Specific Micro-Strategies

We might need something else at the higher level, but I wouldn’t include any headings that didn’t help get the learner to the Specific Micro-Strategies level quickly. Rdubrayj 00:27, 21 February 2007 (UTC)Reply[reply]

Site-Design Discussion Area (Ask a Question)[edit source]

  • I don't know how this all works out, but I thought I would enter my additions/suggestions in colored text (336699), thinking that Pete might finalize the page by returning kept/edited text to black. I'm trying to find a way that, as we all get more active, we can see what's been changed/added. Thoughts? (Thanks, Laurie)
  • Re: "discussions" - there is a discussion tab (see top of each page) for each wiki page where we can propose and discuss ideas prior to posting on the wiki itself. I suggest we conduct the discussions there. Also, I noticed that if you end your sentence with 4 of these symbols (~) in a row, it will name and date stamp your "post". Sound good? Jennifer 18:32, 18 February 2007 (UTC)Reply[reply]

I am wondering what if anything, any processes any of the groups may have decided to use to work on their instructional methods. Did anyone come up with a good process, or what they think is good? I think this is a great idea, and I'm testing how it feels by typing here..Deb1207 09:42, 19 February 2007 (UTC)Reply[reply]

I agree we use different colors or font to help identfy our enteries to this discussion. Rea

Related Resources & Websites[edit source]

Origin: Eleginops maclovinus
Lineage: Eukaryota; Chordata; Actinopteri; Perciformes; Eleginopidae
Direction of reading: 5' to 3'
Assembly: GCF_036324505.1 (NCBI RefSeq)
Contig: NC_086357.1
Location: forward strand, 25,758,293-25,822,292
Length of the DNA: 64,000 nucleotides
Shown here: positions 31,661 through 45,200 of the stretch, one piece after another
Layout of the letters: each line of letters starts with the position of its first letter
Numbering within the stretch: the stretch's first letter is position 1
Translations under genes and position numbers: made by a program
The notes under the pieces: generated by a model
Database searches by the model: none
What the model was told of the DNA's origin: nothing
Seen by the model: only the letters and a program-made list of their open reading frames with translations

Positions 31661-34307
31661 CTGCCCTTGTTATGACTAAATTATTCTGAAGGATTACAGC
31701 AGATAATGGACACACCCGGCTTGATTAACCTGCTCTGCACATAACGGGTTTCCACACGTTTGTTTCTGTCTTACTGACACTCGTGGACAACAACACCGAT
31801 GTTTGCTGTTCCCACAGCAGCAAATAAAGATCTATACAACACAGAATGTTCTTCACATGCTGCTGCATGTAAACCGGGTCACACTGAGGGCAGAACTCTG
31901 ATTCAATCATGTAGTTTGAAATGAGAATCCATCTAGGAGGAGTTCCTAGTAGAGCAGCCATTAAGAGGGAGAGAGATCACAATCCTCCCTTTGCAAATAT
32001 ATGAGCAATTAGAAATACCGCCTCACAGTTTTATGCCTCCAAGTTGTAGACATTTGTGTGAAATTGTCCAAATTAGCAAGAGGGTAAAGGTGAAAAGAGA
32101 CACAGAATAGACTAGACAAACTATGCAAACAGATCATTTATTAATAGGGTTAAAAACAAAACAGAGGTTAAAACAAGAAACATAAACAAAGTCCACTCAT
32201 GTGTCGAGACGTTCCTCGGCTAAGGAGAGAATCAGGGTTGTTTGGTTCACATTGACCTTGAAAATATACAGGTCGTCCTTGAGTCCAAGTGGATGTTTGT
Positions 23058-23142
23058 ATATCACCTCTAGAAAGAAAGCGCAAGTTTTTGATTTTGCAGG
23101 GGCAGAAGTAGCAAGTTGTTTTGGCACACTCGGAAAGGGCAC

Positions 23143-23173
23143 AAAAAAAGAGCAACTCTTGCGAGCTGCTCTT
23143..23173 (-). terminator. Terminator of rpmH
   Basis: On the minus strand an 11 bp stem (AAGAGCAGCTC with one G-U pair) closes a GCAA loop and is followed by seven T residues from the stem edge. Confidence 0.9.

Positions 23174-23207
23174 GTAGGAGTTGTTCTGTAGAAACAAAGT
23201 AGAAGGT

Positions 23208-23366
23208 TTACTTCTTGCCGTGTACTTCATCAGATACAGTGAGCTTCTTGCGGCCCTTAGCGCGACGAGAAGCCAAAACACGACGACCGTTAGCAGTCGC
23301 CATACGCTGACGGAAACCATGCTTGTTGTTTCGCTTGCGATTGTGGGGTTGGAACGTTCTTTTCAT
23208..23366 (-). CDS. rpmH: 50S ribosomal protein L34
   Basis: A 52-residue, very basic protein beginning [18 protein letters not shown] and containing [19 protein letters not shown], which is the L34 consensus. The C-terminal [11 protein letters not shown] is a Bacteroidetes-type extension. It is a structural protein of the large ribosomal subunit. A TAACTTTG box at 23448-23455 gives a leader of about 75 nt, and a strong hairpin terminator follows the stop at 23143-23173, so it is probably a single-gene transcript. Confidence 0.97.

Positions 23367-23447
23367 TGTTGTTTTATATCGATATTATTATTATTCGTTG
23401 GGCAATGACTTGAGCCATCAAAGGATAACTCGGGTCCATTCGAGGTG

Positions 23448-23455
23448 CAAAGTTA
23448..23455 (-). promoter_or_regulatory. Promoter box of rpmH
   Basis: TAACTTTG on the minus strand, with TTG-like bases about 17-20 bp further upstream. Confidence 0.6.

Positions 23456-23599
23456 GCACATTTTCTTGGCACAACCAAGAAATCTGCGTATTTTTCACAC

The book How people learn: brain, mind, experience and school and the associated Wikiversity project of the same name explore the implications of recent research in psychology for learning and teaching.

Vinson, C. (no date). Learning Domains and Delivery of Instruction. Available at [1]

Great start, but stale[edit source]

I think this is a very interesting topic, but it looks like the page has gone stale. Is there anyone still doing anything with this? If not, I might co-opt the page and refresh the content a bit. Historybuff 15:07, 14 March 2008 (UTC)Reply[reply]

Hi, we work on this course as a class at Indiana University pretty much every Spring. It is a masters-level course in instructional design - R626. I'm the professor. Intention is to add more lessons each semester I teach the class. Thus, it can go dark between semesters. We're interested to see how it emerges and evolves with not only the participation of the class, but other editors and experts. Phonebein 04:15, 2 April 2008 (UTC)Reply[reply]

I've now gone through a college level course in course Design, so I will be dropping in and adding a bit here and there. Historybuff 20:27, 24 January 2009 (UTC)Reply[reply]
For reference, it appears Indianan University R626 has changed from "Designing Instructional Strategies" to "Instructional Strategies and Tactics", Link Mbrad 00:08, 24 January 2010 (UTC)Reply[reply]

Ok thank you.

Links to ADDIE articles are both broken[edit source]

Any chance of getting updated links to more info about ADDIE? Chorkizard (discusscontribs) 18:17, 5 June 2020 (UTC)Reply[reply]

@Chorkizard: Try the Wikipedia article or search the Internet for ADDIE. There are many alternate sources available. -- Dave Braunschweig (discusscontribs) 00:26, 6 June 2020 (UTC)Reply[reply]